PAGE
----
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ELK MOUNTAIN PILOT.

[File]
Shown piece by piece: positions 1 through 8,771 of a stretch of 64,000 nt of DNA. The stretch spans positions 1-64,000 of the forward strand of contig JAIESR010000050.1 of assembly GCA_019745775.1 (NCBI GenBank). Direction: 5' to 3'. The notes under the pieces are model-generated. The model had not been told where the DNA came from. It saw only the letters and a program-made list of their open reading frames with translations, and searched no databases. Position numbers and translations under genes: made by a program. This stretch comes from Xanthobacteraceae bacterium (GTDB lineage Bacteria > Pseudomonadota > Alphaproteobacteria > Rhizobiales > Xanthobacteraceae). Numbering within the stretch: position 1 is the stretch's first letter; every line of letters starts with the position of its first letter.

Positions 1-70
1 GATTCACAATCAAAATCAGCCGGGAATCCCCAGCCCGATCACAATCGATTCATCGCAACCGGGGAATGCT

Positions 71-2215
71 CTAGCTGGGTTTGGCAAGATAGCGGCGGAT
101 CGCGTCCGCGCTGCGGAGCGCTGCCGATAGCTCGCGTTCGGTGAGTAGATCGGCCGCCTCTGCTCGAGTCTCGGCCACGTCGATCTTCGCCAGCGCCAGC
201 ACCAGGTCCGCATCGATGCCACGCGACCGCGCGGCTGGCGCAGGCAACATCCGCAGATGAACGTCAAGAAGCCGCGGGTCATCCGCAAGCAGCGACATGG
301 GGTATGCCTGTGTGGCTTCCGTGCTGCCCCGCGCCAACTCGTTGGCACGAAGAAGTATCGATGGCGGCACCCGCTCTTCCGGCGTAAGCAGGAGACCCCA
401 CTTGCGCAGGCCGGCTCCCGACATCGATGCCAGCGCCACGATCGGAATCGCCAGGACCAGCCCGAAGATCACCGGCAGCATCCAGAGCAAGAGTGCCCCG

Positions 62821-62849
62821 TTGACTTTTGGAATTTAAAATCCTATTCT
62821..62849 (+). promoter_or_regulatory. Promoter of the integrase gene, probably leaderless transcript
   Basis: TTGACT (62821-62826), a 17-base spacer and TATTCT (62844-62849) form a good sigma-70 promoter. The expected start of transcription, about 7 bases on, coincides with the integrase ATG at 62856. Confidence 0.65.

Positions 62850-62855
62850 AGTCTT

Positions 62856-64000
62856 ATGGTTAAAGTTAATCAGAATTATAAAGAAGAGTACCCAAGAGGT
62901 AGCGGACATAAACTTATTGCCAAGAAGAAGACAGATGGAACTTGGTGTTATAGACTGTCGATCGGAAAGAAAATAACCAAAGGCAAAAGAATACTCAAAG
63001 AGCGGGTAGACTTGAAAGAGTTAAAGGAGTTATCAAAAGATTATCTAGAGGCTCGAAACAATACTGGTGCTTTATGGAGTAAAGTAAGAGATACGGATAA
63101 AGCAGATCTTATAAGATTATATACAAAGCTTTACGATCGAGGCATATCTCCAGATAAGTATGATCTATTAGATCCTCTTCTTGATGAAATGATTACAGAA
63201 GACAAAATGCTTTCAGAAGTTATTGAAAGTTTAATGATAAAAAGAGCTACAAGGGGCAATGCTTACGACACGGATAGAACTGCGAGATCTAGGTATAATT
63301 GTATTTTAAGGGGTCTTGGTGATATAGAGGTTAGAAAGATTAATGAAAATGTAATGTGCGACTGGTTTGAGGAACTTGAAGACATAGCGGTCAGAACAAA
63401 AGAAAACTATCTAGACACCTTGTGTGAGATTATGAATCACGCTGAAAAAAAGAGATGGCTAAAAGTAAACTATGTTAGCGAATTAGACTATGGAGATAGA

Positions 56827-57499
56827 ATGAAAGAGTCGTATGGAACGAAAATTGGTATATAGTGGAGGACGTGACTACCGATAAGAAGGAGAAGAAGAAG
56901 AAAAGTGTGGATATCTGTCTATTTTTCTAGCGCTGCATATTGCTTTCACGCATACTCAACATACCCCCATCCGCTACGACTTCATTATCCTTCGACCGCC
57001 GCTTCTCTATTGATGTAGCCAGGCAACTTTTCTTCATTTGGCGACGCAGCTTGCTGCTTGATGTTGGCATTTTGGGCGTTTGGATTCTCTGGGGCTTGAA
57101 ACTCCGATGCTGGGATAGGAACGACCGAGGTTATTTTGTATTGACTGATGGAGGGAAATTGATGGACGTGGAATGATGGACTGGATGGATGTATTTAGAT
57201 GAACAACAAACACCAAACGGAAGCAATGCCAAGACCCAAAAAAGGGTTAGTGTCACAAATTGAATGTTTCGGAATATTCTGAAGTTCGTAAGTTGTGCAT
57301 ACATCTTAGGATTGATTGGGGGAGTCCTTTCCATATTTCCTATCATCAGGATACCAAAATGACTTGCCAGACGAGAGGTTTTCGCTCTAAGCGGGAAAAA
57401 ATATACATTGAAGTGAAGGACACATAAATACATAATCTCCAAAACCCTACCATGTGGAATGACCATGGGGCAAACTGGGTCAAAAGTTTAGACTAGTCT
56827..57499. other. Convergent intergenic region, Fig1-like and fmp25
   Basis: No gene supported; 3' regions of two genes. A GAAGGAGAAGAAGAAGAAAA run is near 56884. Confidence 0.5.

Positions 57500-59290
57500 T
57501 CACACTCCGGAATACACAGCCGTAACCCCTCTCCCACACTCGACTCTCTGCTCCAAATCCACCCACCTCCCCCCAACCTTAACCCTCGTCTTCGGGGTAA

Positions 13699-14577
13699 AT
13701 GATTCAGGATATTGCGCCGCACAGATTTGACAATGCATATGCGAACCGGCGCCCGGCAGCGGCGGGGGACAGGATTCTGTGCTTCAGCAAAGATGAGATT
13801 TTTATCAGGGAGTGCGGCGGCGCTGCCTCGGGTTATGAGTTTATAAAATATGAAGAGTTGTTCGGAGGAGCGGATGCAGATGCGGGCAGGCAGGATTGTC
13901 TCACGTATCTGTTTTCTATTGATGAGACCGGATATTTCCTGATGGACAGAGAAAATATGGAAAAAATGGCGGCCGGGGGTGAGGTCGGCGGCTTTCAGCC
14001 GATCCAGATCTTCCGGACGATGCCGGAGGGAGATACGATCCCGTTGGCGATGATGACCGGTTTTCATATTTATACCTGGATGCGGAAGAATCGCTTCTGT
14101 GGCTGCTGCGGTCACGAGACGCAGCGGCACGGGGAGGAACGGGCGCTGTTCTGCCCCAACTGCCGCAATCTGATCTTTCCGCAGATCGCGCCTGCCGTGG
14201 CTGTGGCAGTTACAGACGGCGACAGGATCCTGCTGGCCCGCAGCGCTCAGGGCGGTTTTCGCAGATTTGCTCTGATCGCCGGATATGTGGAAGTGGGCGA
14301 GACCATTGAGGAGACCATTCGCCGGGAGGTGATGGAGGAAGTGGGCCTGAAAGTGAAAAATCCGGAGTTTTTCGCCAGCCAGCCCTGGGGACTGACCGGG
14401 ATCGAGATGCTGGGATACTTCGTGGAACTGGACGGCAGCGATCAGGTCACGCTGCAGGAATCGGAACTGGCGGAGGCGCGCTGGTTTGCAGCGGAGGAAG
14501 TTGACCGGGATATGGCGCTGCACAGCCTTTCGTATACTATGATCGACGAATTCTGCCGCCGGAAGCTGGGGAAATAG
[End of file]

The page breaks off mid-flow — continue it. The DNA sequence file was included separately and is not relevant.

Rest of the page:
Irwiit, Gunnison Co., Colorado. Jno. L. Lacey. Jno. E. Phillips. ' XjßrOey d> Flilllipa. EDITORS AND PROPRIETORS.! THURSDAY, JULY 15, 1880. The Bank of Irwin, Coppinger &| Metzler, will be open for business on j Monday next. The Pilot is on sale ar Preston . Very’s, Gunnison City; also at Sam Purdy’s ne*'s depot, Crested Butte. 4 Ice, one-eighth oi_ an inch thick, made its appearance in the creeks on the morning of the nth in.it. How is that for high ? Dick Irwin’s new real estate office on the northwest corner of Ninth St. andjAvenue C, looms up quite promi nently before the stranger as he enters ; town. Geo. Mellen, a photographer, is in the camp for the purpose of taking stereoscopic views of the canip and . surrounding country. Pictures for sale at the wagon, corner of Tenth and’ Avenue E. Frank Allen, the man who >va.s so brutally assaulted and wounded by a club, in the hands of Chas. Torry, on , the 4th of July, we are glad to see out oh the streets again, owing to the skill ful treatment of Dr. O’Femd!. * 4- -v Mr. Lee Thompson is having a road built from the corner of Avenue C and Tenth street to the- Forest Queen mine, in order that teams may haul ore direct from the mine instead of having to pack it to the bottom of the mountain with burros. ♦ ’l’wo beautiful bouquets,composed of, sixteen different varieties of wild flow ers, found their way to our sanctum, last Monday, through tiie kindness of A. M. Ditto, one for each of the edi tors. The.junior says “ thacL>,” and ye senior says “ Ditto.” Mr. A. C. Terry, our enterprising saw mill man, has donated to the Methodist church feet cf lumber for the purpose of erecting a house of worship in Irwin. Mr. Terry is a very enterprising and liberal gentle man, and is ever ready to aid a good caused ♦ -♦ Mr. A. C. Terry now has his saw mill in full blast, and is turning out 12,000 feet of lumber per day. The . mill is situated near the lake, one of. the most desirable locations for a saw : mill in the county, and in access to . fine timber. Mr. Terry is an experi enced saw mill man and a thorough 1 and reliable business man, whom we : can commend to the public. Messrs. J. W. Smith, j. W. Grant and Chas. C. Thorne honored our office with a serenade, Monday night. ■ Although we were not at the office at the time, yet we were awakened from our slumbers at a distance, and heard the “concord of sweet sounds.” The gentlemanly serenaders had evi dently been on such expeditions be fore and understood how to manage such pleasant affairs. Come again, gentlemen, when we are in better quarters. Mr. J. M. Resoner resigned his po sition as city marshal, last Monday, and tve understand he has accepted the marshalship of Haverlv. The pfoper authorities of Irwin have ap pointed Mr. J. F. Kyle to fill the po sition made vacant by Resoner’s res ignation. Mr. Kyle is a sober, steady ’and reliable young man, .who has the nerve and courage to perform his duties in such a manner as to reflect credit upon himself and do honor to our town. Mr. Kyle is a native of Illinois, but has been in Irwin since last fall and is well known to our citi zens. Workman are engaged in finishing up our “ cooler,” which has four large *cells and two rooms in front for office use. It is a mystery to us for whit use they have for cells when com pleted, for as yet we have had no ar rests to speak of, and it is a remarkable fact that Irwin, so far, has been the <*■ most peaceable and orderly town for its size that -we ever knew. Boys, look a leetle out, and see that you do not jtt too much fire water on board, fer tile officials may not indulge you « muck as htKtofofc, and another pmqtusitm come in very slow at PERSONAL. Commodore Amy left here Mon-j day for New York. ■ Geo. R. Cornwall, City Recorder, | i returned from an extended trip to Den ver, last week. I Maj. Chester,of the Gunnison News, ■ came up from Gunnison last Saturday |to see the fun at the election, which j occurred in Haverlv, Monday. ! W. H. Beale, of Twin Lakes, a I brother-in-law cf the murdered Edge : leys, arrived in town the latter part of last week to attend to the burial of the remains. I „ 1 C. S. Brann left yesterday for Den ver and Chicago to replenish his stozk 0 1 | of dry goods and groceries. It keeps I some of our merchants on the jump all the time to keep goods enough on : hand to supply the trade. Walter Very of the firm of Preston & Very, Gunnison, was in camp last Monday, soliciting orders for the trade, as they have the largest and best selected stock west of the divide, and are prepared to do a first class jobbing trade. ' Sam. A. Gill, cashier of the Bank of Gunnison, and E. P. Jacobson, i vice-president, came up from Gunni son last Saturday and remained in camp until Monday. Col. Jacobson will letfve for Denver in a few days, to purchase pumps and hoisting machine ry fur the Lead Chief mine. • « I Last Saturday Ave had a call from the Rev. R. T. .Cross, pastor of the Congregational Church at Colorado Springs, and editor of the Congrega- j lional News, a very neat little month ly journal, devoted to the cause of Christ.. Mr. Cross was here looking . after the interests of his church. The parties who have bonded the Fairview are doing some good work on the same. The mine is looking better than ever as depth is gained, and 1 bids fair to bring its owners fortunes. In another column is the card of Messrs. Spratt A Place, real estate and mining agents. Any persons wishing j to purchase city or mining property, 1 lease or bond, would do well to call j* . . i on or communicate w.th them. Mr. Place is well posted concerning all the i mines in this camp, being one of the oldest citizens in the camp. Mr.] Spratt has had considerable experience : in Leadville in the real estate business,! ! and is also a notary public. The mail v> ill hereafter reach Irwin j late in the evening and depart at 6 j : o’clock the next morning, and in all I probability will come and go direct to Gijnnison, instead of Crested Butte as j heretofore. ’Tis well. 1 'Phe firm of Woods & Highwarden, 1 j tonsorial artists, are having erected ■ on Ninth street, next door to the post j office, a building suitable for their ] ; business. When completed it will be \ ; the finest west of the divide, being fitted up with hot and cold baths. While it is thought best to defer the church buildings for a short time, on account of hurry of work and rush for lumber, yet. the preaching. Sabbath j school and social religious meetings are intended to be held regularly ev ery Sunday. A committee has been, arranged to look afrer and prepare ] the necessary places for meeting. Rev. j A. Warren is expected to preach here next Sabbath morning. : We learn from Howard J. Smith,■ Esq., of Crested Butte smelter, that he intends to remodel his long rever bratory furnaces and will have every thing in good running order in a cou ple of weeks. He has made arrange ments to purchase a large proportion 1 of the rich ores of the district, and ex-. pects soon to be sure of a sufficient u pply of heavy galena and carbonate , ores to start up his extensive reduction I works, which are capablfe of treating .twelve ions per day. Last Monday City Marshal Kyle planted himself in front of our office j door, and for a moment we trembled in our boots, but we became somewhat pacified upon the aforesaid marshal handing in a box of cigars, on the lid of which was the following inscription:; “ Compliments of John McElroy and Mrs. Eddy.” They were of the La Matilda brand and a Maduro flavor, •; and if that is the quality of cigars they sell over the bar they will evidently 1 have a large share of patronage. Jack, ’ old boy, many thanks, and always t beat in mind that the Lord loves a THE BANK OF IRWIN. Tbe Mci Wt>9 art to Coninct the Same. Who They are and Where They fame Fros—The Buiidins. : Irwin’s first bank will open its doors : to business the early part of next week. ' ; It will be known as the Bank of Irwin, and will transact a general banking business, under the firm name of ' ‘op pinger 8: Metzler. Mr. M. Coppinger, who is the presi ■ dent of the bank, comes from Holden, ! Mo., where he has held the position : of cashier of the Bank of Hoi-' ! den for many years. He is a man of large banking experience, and com- : mauds the confidence and respect of . all who know him. He has the com -1 mand of an unlimited amount of capi tal and intends giving Irwin a bank-; ing privilege equal to that of any town in the state. Mr. Coppinger is a social, | genial and preposessinggentleman,and we predict for him a prosperous busi ness in our midst. The other member of the firm and cashier of the institution, is our young ; iriend S. S. Metzler, a capitalist from ; • Silver Cliff, Colo. For the past two j years Mr. Metzler has been speculat ing in real estate and mining property in Custer county and has been very successful in his operations. He is a i young man of fine business qualifica-; tions and capable of taking charge of I the financial business of any institu -1 tion or corporation. Mr. Metzler is; , a fair dealint; and reliable man, as our . acquaintance with him during the past two years has proven, and we heartily' commend him and his house to our ! citizens He has controi of an im ! mense amount of capital in Colorado ; as well as in the east, and will give our ! citizens a bank that we need not be ashamed cf. Mr. F. W. Fuller, our well-known fellow-citizen, who was “ raised in a bank, ’ ’ and understands the entire busi ness from messenger to president, has; j kindly volunteered to assist Mr. Metz- j j ler in the business until the arrival of Coppinger, who is now in the east. j It is unnecessary for us to say more of; ; Mr. Fuller, as he is well known to all. The bank building is situated on the, southwest corner of Ninth street and . Avenue E, diagonally from the post i office. The building is made of i strong and heavy lumber, and is so erected as to be proof against burglars. ] The counting room is large and com ! modious, affording room and comfort to the patrons of the bank. A large! ; fire and burglar proof safe is already ! ; on hand for the security of money and : valuables. For references they cite the First I National Bank, Denver; First Na tional Bank, Boulder; Metropolitan ; National Bank, New York; Bank of. | Kansas City, Mo.; Bank of Holden, 1 Mo. A HANCOCK CLUB. The first of this week the demo crats of the Ruby mining district met at the oftice of Dunn & Maloney for the pu.ipose_of organizing a Hancock : club. The meeting was called to order by 1. j. Maloney. L. Kingsbury was appointed temporary chairman and j Edward Sargent temporary secre itary. After some preliminary matters were arranged a permanent organization was formed with J. C. Brown presi dent, John McCormick and J. M. Blakey, vice presidents, and T. 1. Maloney, secretary. A goodly number of names were enrolled as members of the Club, and the prospects are they will make the campaign red-hot. Their regular meetings will Ire held Saturday even ings of each week. O. P. Abricpmbrie, who has prac ticed law in the city of Chicago for the past fifteen years, has arrived at , Gunnison City and associated himself with Mr. Hawleyjdate of the firm of Baxter & Hawley. They have their office on the corner of Tumichi avenue and Main street, over Bryant & j WolfTe’s store. Judge Soule is concerned about the detention of freights coming to our camp. He has been anxiously await ing the arrival of a case of champagne, ! for the week past, consigned to Com modore Amy, and as he atfakes in the night with dry throat and parched i lipMfter dreaming of that champagne, • he thfel* these has been a game of DASHED TO DEATH. i ! James A. a Tooth of Nineteen Tears, • is Precipitated 700 Feet Over the Si tie j of a Mountain anil Killel ! _ | [Ci.nimcnicatcd.j * ( Last Sabbath was a day that fur- j nishes the first chapter in the burial ofi a miner in this camp, and will long be i remembered bv those who participated 1 in the sad rites, as a day of profound : interest. ; It was my privilege to attend, and I ; was exceedingly gratified to observe’ the large collection of miners, who | manitested the profoundest sympathy . for the bereaved members of the fami- j ly. The Rev. Mr. Warren, of Rosita, : 'officiated with great satisfaction. The Exercises took place at the camp ofi i the parents of the deceased, in the; lower part of Irv, in. Albert Riggs, a bright, promising ! youth, of nineteen years, was the vic tiyi of a tragic casualty, by which he was summoned Over There in an in tstant’s time. He had been repeated ly warned by his father, in their pros-■ pecting tours, of the imminent dang- j ers he encountered in his daring j : movements on the sides of these! ■ scarcely less than perpendicular walls] of the mountains; but prompted bv j chivalry and daring, knowing no sense ■ ■oi fear and governed by a loi'tv ambi tion, poor Albert would go where the i eagle would seek safety for its young, I and hang like one suspended between ! earth and heaven upon the brittle j rock beneath his feet. It was in Peeler Basin, about two] miles from town. Saturday last, the! fearful casualty occurred, by which he ; lost his life. He was accompanied by ; his brother-in-law, who stood in the! rear and at no remote distance from ' 1 him, on the side of a cliff, with a de- ] scent of six or seven hundred feet, j when the rock gave way beneath his ; feet and he was precipitated to the j bottom. At distance aof about thirty ■ feet there were other slightly project-; ing surface rocks he encountered in ' the descent, and these in like manner, from the concussion, gave way, and huge tons of rock were precipitated i with the daring boy in the gulf be- j neath. No pencil can suitably por- ] , tray the tragedy of this death. There stood the brother-in-law so intensely : horrified at the spectacle as to render ] , his own foot hold insecure. The, mangled hands of the deceased show 'ed the fierce effort he made to save himself at the first shelve of the de-; 'scent. It was io o’clock at night be- i fore his remains could be brought to j the camp of his parents. There was the agonized father and mother whose < brightest hopes had been riven as by a 1 swift thunderbolt of heaven. Two married sisters and their hus J | bands, a bright brother of ten years! and sister of twelve, all racked in the] i hitter agony of indescribable suffer- ! ing. But let the curtain be drawn, , I such grief can only be assuaged by j Him who tempers the “ wind to the: shorn lamb and doeth all things well.” , Albert has gone, as we may hope, to a' better land —been transplanted to j those beautiful heights from which 1 there is no fall. He precedes all of us j but bv a brief interval of time, and; adds to that pale procession outnum- ( Bering earth’s teeming millions as is the sands of the ocean the decaying j monuments of men. No provisions having bee® made by our camp for a cemetery, a spot was selected about a mile and a half south of here, on an elevation overlooking j the valley through which the highway passes to Gunnison, for his burial. And there Albert was casketed in a rock bound grave to await the morn ina’s buffle of the resurrection. Beau c o tiful wild flowers as fragrant as tne , jessamine and as lovely as the orange; blossom, furnish a porterre about his grave that no human art can excel. And loving carrol birds will carrol on his sod as having lost their dearest friend. The deceased was the son of Mr. and Mrs. J. A. Riggs, originally from Salliapolis, Ohio, ’nut for some years previous to their removal to Colorado, citizens of Danville, 111. They have resided for the last three years at Colorado Springs, this state, and re moved to Irwin in May last. The family are all distinguished for nigh moral worth, and their affliction will be felt in their former as well as their present home. It is to be hoped that this death : will be a warning to the reckless, dar ' ing miners in this and other camps, in • their prospecting rounds. As a class | they carry their lives as in their own : hands, and the wonder is there are so few deaths of this character. The heroism of the prospector is not un like the one who ean smiie at the drown dagger and delve its point; or him who challenges death in storming the battlements of a well fortified cita i del, and they are more poorly com pensated for their daring exposures than any other class of men in the i known world.. I desire it due, in conclusion, to add that the city marshal and Mr. James Lewis deserve great credit for Jiotify , ing the public of the time and place of * tjefawefll pad SOv-tting a general at- ROAD AGENTS Os TlrMtfe D. II jMtEwtn for SIOS Star Parlius Ranch, on ihe Tumichi. j, M e learn from the Gunnison News that D. H. McEwen, of the lumber firm ot Haverlv, Eoucher & Co., while on his way to that city last Tuesday week, was stopped by a parrv I of five men, at the rocky point in the [willows, two miles', east of Parlin’s 1 ranch, on the Tumichi. The rob • bers were concealed by the brush and the night, and Mr. McEwen’s first in-. • timation of their presence was when a' dark lantern and the muzzle of a shot, gun were suddenly thrust into his face, with the usual salutation : “ Hold up your hands !” Mr. Mc- Ewen hesitated a moment, but their wordless demonstrations became so j threatening that he obeyed the order j and submitted to a search, which was ■ rapidly conducted. From his pocket book £lO5 in bills were taken, but silver money and his watch were not 1 | disturbed. The thieves! failed to ! . . ' ; search one pocket, which contained a : [number of bills, of large denomina- j , tions, folded flat. One of the search- ! i ers detected the presence, as he ap- i ; patently supposed, 0/ a large money I pouch, worn next to Mr. McEwen’s body, and his clothes were eagerly; opened only. to reveal one of Hol man’s liver pads. After this down-. fall to their expectations, they_allow ; ed him to go. The first appearance of road agents j in our neighborhood will serve as a j I warning here, we trust. The recent! ; exodus of such characters’from Buena | | Vista may account for their presence, j | and it is by no means unlikely that; ! the stages running here may be stop j ped. WANTED. To trade a good mining claim for an ’ a No. 1 team and wagon. Address, 5-21* P. O. Box 152, Irwin, Colo. BUSINESS. All assay work is guaranteed correct at W. H. Underwood’s assay office, 1 Ninth street, above postofnee. 5— tf ! 1 The Occidental, by Charley Jessup, is the place to get the best liquors and cigars in town. * 5— tf A full line of boots and shoes, hats and caps at A. FI. Bartlett & Co.’s on Ninth street below postoffice. 3—tf. Go to A.. Rirtlet t & Co., for vour ! Crockery ware. Special inducements given to restaurant keepers. 3—tf Hurrah for our side ! The first bil liard table in town at the Occidental. Charley Jessup, formerly of Gunnison, ! will be pleased to meet all of his old ! friends. s—tf .. 1 To persons visiting Gunnison City will do well by stopping at the Cuenin ; ; House, which has recently been : opened in West Gunnison, all newly 1 furnished and everything first class. s~tf j John R. Morgan is building a shopi .on 9th street, next door to the Pio neer saloon, for the purpose of carry • ing on tiie wagon repairing, general blacksmithing and the manufacture of : all kinds of miner’s tools. All work entrusted to his charge will be care- [ ; fully attended to. | A full line of canned goods always on hand at A. . B artlett & Co.'s, on Ninth street. 3—tf For accurate returns take your assays to W. H. Underwood’s assay office. Bob Glascott and Jim Cutler, at the i Ruby Sample Room have the finest ! stock of liquors and cigars in Irwin, and will be glad to meet their old .friends at the “Ruby,” two doors, above the postoffice, on Ninth st. 3—tf “ Glenn Springs ” 5 year old Sour Ma?h. at the “ Ruby,” on Ninth street. Try it. 3—tf Stop! and think for a moment, gen tlemen. Before you buy your supplies j go in and see A. E. Bartlett & Co. They have the largest stock of groce ries in the city. Ninth street below the postoffice. 3-tt , Drop in to the Ruluy Sample Room on Ninth street, if you want good liquors or cigars. Give Bob and Jim a call, and you will be happy. 3— tf Money to loan on personal collatter als, by J. J. Smith. Hardware, at bed-rock prices, at Harding Bro's, on Ninth St. Picks, shovels, drills, hammers and all kinds of miners’ implements for sale at Harding Bros., Ninth street. Harding Bro’s are new prepared to furnish our citizens with ail kinds of hardware, tinware, miners’ tec!-, guns, pistols, amunition, Ac. Store on 9th street, below the j>ostoffi< e. Steel, iron, sheet-iron and tinware, j at Harding Bro’s Ninth St. Hardware | Store, a few doors below the postoffice. Mines bought, sold and bonded by J. J. Smith, real estate md mine ag’t, j Harding Bros, have their immens# stock of hardware now on sale at his | store on Ninth street. j > _ OPENING or S. Seligsberg And Company's Wholesale and Retail OUTFITTING • « • # Establishment 4 % NINTH ST. j - ♦♦♦ — : . •• II e beg to announce to the public tlmt we now have open an elegant •and full assortment of ICLOTHiNG, t j | MEN’S * UNDERWEAR! 1 • . • ! California Eastern BLANKETS, * ! C omforters, ; Hats and Caps Hosiery, Boots, Shoes ]ST otions, Etc.,’Etc. ♦♦♦ j Our Stock o r 1 MINERS’ GOODS IS COMPLETE and of the best California Fabrics! Our Great FACILITIES! 9 of baying direct from the manufacturer will enable us to sell ;•* goods at the lowest figure. WE INVITE j Aa Bxaminatlon j OF OUR GOODS, t An extend a cordial mutation to nit. 1 ju»a«f >